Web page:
Don Fischer
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What range's and position's do they shoot?
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Old July 30, 2017, 12:59 PM   #19
reteach
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AZShooter and ShootistPRS

Great ideas. I saw a video of a guy who wrote his zeroes on the stock of his rifle. I'm not going to do that but a card taped to the stock should work. I'll make a chart like that of my own, maybe on a laminated card that I can re-use after, as you suggest, recording the info elsewhere.
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Old July 30, 2017, 02:44 PM   #20
Rob228
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Shooting offhand is a thing that not a lot of people do well. I grew up shooting rimfire sporter rifle competition, 50' indoors, scoped rifles, unsupported offhand and the rifle has to weigh less than 7.5 pounds. It certainly makes shooting a 12" bull at 200 from a supported offhand position easy for my annual quals....

Everyone that I shot sporter rifle with (it was a winter season) shot silhouette all summer with the same rifles. Since you're in Texas it sounds like you won't have to have an indoor season but keep an eye out for a sporter rifle league, it really makes you focus on the fundamentals of offhand shooting and will certainly help your silhouette game.

As far as the course of fire: consistency is crucial, do the same thing every time. Build your own routine, but make it 100% consistent, from walking up to the firing line to pulling the trigger.
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Old July 30, 2017, 05:15 PM   #21
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To me , the biggest thing was a really great trigger pull.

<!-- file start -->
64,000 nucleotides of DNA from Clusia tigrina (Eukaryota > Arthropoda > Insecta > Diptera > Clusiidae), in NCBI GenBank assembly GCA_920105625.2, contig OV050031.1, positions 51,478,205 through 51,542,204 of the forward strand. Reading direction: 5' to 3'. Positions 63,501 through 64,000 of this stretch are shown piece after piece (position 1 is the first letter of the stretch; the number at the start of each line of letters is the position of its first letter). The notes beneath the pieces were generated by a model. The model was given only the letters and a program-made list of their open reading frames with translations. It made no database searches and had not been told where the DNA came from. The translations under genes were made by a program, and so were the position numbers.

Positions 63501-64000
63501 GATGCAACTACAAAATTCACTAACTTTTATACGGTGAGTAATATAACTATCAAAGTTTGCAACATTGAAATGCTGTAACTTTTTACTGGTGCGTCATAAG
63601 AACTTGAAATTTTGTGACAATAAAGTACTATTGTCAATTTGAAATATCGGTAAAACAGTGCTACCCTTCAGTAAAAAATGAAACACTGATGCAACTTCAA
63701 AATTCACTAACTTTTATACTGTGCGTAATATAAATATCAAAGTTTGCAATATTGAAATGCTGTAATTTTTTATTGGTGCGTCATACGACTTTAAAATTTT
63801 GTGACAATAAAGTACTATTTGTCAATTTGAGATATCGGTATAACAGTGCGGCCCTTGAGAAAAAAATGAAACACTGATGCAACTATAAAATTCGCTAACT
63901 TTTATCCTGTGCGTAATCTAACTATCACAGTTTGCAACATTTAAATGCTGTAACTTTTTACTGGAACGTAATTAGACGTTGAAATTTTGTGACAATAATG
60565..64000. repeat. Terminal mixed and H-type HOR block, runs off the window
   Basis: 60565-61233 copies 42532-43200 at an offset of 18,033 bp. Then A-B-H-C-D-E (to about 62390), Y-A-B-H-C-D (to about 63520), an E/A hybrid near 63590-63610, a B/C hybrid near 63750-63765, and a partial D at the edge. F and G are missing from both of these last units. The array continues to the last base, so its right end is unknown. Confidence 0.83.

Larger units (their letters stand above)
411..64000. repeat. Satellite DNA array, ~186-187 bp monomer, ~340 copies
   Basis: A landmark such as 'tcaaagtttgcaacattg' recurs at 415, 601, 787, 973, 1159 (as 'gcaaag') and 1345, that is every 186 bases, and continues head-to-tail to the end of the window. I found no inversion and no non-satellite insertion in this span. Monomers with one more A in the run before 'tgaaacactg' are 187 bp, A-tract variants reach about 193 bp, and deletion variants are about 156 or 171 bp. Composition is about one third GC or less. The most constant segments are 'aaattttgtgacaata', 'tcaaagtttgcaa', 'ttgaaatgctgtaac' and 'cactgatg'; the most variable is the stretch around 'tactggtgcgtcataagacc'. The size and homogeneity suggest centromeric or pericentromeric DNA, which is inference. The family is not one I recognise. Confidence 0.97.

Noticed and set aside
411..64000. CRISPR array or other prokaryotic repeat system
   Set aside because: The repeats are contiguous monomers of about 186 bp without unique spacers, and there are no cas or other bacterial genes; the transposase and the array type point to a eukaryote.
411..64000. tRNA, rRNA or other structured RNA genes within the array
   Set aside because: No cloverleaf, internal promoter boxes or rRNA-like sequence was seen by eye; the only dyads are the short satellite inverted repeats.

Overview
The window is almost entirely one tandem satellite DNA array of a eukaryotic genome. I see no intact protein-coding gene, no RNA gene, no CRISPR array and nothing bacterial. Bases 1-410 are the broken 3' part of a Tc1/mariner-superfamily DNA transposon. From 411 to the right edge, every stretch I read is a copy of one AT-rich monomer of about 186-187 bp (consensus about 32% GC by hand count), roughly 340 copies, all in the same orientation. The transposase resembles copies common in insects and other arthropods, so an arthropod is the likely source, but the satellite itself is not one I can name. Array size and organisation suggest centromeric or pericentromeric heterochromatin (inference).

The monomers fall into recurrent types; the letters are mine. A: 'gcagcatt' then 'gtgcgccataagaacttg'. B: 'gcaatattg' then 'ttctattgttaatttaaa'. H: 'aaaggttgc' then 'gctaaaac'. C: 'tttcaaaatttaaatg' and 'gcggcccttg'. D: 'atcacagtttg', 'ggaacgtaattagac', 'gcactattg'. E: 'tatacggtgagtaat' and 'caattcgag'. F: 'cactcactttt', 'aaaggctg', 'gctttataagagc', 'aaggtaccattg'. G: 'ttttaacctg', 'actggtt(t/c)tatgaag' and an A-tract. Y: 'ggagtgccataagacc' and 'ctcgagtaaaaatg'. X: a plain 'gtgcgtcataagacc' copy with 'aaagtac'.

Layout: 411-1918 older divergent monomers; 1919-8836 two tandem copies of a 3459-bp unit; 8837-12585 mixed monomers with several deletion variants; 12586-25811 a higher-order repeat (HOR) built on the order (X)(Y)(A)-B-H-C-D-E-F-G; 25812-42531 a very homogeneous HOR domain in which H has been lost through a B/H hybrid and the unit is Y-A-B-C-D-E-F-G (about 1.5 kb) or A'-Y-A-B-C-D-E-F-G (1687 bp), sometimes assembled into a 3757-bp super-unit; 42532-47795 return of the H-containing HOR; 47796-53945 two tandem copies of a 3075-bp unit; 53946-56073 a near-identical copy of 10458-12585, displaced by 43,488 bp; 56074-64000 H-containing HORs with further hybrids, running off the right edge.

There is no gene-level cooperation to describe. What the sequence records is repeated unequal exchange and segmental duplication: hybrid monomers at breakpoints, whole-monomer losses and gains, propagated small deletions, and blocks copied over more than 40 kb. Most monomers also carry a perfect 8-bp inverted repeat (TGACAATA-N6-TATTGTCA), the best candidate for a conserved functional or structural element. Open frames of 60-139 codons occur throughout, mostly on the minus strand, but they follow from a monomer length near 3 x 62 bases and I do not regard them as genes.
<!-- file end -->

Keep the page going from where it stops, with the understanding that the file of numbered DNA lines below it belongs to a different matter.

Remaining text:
Fighting a heavy , gritty , non adjustable factory trigger does nothing for your marksmanship .
If you have a smooth trigger with a 2 to 2 1/2 lb. let off you can do much better, especially over 50 yards.
If the trigger is not adjustable bring it to a gunsmith that can do a trigger job or replace it with a suitable target trigger.
Gary
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Old August 1, 2017, 10:45 AM   #22
reteach
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"consistency is crucial, do the same thing every time"
"the biggest thing was a really great trigger pull."

I expect it to be a Zen-like activity, much like archery.

The BX trigger in the 10/22 breaks at about 2.5 pounds. The American trigger breaks at about 3.5, and is adjustable. I will lighten it to 2.5 before the next range session.
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Old August 2, 2017, 05:39 AM   #23
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Quote:
a supported offhand position
Not being argumentative.....I am not familiar with that term. What is a supported offhand position? I have always understood "offhand" to mean shooting with the gun unsupported ....off the hands only.